The JCFC's traceable & transparent trade system which tracks payments from Cherry-to-parchment-to-green Coffee is what sets it apart as unique in the world of coffee cooperatives worldwide.
Traceable & Transparent Coffee Trade
The goal of the JCFC’s traceable and transparent payment system is to allow all members the ability to capture the full value of their exported green beans, which nearly triples farmer income when compared to the prevailing trade options.
In the 2016/17 season, farmer income increased by an average of 270%. For importers and roasters, the traceability and transparency program allows deeper and more meaningful relationships between coffee producers and coffee drinkers.
Additionally, it addresses many of the rising concerns and shortcomings of current certification and alternative trade models; the main concern being whether or not the price you pay is actually translated back to the individual farmer family. In the case of the JCFC, it's far beyond current models. If it matters for you to have a personal relationship with your coffee, the JCFC's systems allow you to know the exact family who produced it and how much they received from your purchase.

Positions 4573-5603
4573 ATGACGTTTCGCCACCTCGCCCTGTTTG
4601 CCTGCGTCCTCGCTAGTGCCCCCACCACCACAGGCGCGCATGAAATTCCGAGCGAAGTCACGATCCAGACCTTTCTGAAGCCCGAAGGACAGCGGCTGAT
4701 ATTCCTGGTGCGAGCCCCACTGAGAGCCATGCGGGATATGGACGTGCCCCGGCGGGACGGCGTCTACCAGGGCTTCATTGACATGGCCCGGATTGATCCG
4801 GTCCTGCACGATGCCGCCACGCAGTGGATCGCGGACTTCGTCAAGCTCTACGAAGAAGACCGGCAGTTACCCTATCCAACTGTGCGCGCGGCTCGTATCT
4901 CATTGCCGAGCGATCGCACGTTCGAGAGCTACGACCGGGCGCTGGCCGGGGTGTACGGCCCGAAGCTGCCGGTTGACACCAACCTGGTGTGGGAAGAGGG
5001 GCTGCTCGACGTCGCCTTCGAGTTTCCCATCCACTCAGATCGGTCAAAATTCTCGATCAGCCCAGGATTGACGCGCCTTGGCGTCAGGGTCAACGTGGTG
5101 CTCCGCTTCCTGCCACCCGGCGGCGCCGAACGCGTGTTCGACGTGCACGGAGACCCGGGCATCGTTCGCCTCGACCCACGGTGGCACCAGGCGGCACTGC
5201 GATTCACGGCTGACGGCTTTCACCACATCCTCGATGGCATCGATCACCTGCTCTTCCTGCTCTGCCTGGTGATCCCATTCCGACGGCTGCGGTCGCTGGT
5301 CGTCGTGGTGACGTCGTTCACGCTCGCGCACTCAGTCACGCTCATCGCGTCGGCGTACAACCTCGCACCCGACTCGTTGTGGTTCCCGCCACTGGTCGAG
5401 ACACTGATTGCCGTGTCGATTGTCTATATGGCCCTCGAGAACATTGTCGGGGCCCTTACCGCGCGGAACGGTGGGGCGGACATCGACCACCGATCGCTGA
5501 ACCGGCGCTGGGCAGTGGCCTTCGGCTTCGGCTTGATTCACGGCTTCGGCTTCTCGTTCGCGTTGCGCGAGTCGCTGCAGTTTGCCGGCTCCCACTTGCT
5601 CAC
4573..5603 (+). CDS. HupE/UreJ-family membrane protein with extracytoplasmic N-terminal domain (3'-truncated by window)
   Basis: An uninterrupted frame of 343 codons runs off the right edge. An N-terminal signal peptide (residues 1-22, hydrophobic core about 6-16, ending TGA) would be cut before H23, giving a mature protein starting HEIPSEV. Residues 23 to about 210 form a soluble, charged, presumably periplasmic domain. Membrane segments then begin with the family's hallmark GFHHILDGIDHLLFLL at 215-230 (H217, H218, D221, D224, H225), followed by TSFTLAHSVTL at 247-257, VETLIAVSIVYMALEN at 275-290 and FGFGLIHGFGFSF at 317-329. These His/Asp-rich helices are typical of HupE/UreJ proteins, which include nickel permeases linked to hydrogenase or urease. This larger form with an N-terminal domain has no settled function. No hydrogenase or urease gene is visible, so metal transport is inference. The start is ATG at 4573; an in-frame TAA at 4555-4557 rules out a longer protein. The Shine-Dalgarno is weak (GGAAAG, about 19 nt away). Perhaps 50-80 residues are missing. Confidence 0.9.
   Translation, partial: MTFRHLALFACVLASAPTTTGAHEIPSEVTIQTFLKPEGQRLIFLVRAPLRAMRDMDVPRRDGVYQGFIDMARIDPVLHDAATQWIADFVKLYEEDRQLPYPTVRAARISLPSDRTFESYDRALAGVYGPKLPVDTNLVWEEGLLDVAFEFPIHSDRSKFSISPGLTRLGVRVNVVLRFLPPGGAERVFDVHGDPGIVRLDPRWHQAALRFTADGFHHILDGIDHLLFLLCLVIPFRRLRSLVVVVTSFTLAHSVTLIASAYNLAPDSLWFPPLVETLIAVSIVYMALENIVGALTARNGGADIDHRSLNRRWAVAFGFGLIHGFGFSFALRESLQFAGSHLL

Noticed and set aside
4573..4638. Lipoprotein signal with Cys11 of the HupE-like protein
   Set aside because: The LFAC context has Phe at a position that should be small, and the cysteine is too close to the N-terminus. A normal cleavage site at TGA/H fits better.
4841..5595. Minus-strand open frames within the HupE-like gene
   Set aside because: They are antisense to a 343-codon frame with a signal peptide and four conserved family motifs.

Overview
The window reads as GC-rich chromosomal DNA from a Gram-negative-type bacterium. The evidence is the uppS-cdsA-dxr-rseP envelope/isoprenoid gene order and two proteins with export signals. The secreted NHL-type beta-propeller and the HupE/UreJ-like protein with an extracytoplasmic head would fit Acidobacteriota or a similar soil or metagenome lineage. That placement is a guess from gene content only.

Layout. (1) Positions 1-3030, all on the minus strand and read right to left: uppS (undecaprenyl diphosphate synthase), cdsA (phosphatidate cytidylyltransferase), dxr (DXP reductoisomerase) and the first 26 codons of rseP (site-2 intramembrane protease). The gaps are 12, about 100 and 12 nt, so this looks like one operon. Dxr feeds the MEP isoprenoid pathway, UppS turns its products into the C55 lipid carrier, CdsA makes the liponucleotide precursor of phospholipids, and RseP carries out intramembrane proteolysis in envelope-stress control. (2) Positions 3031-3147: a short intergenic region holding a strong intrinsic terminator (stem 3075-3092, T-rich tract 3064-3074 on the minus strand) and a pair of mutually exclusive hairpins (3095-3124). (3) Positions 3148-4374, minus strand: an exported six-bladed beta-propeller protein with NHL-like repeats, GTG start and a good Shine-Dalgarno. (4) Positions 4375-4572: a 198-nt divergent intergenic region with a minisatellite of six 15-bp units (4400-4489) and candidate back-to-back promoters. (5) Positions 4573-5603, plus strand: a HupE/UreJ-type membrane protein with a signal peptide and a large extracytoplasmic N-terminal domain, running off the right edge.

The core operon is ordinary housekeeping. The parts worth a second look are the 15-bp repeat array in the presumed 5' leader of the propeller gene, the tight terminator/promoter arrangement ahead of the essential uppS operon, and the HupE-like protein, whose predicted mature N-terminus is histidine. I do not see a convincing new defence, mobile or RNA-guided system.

How does Traditional coffee trade work in Laos?
Historically, Lao coffee farmers are unable to sell the final, clean green beans which importers and roasters buy. Instead, large companies buy the raw coffee cherry or dried parchment (i.e. coffee that’s undergone pulping, fermenting, washing, and drying). This buyer-seller relationship leaves farmers receiving extremely low prices for their harvest and does not reward farmers for picking ripe coffee cherry nor reward coffees which are particularly high in quality.